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Argentinian producers give cautious welcome to devalued peso

The devaluation of the peso has caused widespread mayhem in Argentina but winemakers are giving the move a cautious welcome.

Thousands of people are rioting in protest at government restrictions on withdrawing their savings.

But José Alberto Zuccardi of La Agricola in Mendoza firmly believes the situation will improve. ‘Clearing up the economic situation will be beneficial for Argentina in the long term,’ he said.

So far 27 people have died in riots. Police have responded with tear gas and rubber bullets as demonstrators storm banks and destroy cash machines. Casilda in Santa Fe, La Plata, Salvador de Jujuy and the capital Buenos Aires have been affected.

Ater the peso was released from a 10-year peg to the US dollar and fell 50% in value, the government froze bank withdrawals in an effort to prevent a slide into total economic chaos. People were allowed to withdraw only around £750 (€1,200) per month – the main cause of the discontent.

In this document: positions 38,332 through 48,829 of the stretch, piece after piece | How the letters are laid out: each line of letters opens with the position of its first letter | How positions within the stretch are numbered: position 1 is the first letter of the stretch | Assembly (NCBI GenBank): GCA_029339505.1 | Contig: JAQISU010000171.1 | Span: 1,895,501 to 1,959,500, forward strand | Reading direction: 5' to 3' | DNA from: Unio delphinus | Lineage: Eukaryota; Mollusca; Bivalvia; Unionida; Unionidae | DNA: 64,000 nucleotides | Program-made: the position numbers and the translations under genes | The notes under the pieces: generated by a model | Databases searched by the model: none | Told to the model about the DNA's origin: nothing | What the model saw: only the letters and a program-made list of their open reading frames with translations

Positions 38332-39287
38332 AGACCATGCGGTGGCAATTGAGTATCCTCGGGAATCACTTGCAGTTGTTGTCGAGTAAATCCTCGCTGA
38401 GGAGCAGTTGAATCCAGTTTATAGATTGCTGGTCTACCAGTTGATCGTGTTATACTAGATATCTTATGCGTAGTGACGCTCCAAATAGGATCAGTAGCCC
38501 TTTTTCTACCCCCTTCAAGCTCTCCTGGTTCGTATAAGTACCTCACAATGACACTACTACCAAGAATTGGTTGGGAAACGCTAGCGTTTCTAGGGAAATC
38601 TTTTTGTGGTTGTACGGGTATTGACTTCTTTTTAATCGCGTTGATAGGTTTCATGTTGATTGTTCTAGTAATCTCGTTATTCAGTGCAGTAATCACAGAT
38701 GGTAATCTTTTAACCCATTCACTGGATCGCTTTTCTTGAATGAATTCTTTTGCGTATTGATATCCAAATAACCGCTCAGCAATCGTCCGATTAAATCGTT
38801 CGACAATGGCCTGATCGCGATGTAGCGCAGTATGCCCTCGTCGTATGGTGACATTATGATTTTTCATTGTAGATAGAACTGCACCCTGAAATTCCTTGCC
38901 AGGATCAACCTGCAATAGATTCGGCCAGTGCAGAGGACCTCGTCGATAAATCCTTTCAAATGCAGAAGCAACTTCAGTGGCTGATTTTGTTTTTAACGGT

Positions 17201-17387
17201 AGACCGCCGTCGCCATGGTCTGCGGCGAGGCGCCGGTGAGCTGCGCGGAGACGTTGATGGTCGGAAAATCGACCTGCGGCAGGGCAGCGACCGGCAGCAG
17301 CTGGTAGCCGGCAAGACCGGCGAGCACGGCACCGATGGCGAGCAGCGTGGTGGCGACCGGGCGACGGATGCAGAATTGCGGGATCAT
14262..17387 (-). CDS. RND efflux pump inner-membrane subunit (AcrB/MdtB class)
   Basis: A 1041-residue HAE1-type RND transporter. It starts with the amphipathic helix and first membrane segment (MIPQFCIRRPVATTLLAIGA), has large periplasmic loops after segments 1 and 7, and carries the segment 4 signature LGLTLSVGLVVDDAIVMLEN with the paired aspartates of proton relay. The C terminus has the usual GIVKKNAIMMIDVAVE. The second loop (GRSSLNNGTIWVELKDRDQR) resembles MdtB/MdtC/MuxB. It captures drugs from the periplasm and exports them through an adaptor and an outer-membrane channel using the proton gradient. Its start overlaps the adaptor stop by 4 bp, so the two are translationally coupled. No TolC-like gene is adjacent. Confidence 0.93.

Violence has not so far affected the province of Mendoza, where most of Argentina’s top wineries are located.

Although producers say foreign investors will be put off by the economic and political situation, they also reckon the devaluation of the peso will finally give Argentina a much-needed edge in the export market.

‘Some of the foreign investments that were planned will not be done due to the political and economic problems,’ Zuccardi said.

But he added the country’s wine industry was in good shape and ‘well-positioned to face the crisis.’

‘The economic measures…will benefit exports. A devaluation of the peso has been announced which should give us the possibility of being more competitive in the export markets.’

Colin Cameron, a spokesman for the Pernod-Ricard-owned Etchart in Mendoza said, ‘There is some uncertainty about how things will work once all the new economic measures are in place. At the moment the situation has not affected the export side of Etchart.’

Written by Adam Lechmere, and agencies18 January 2002

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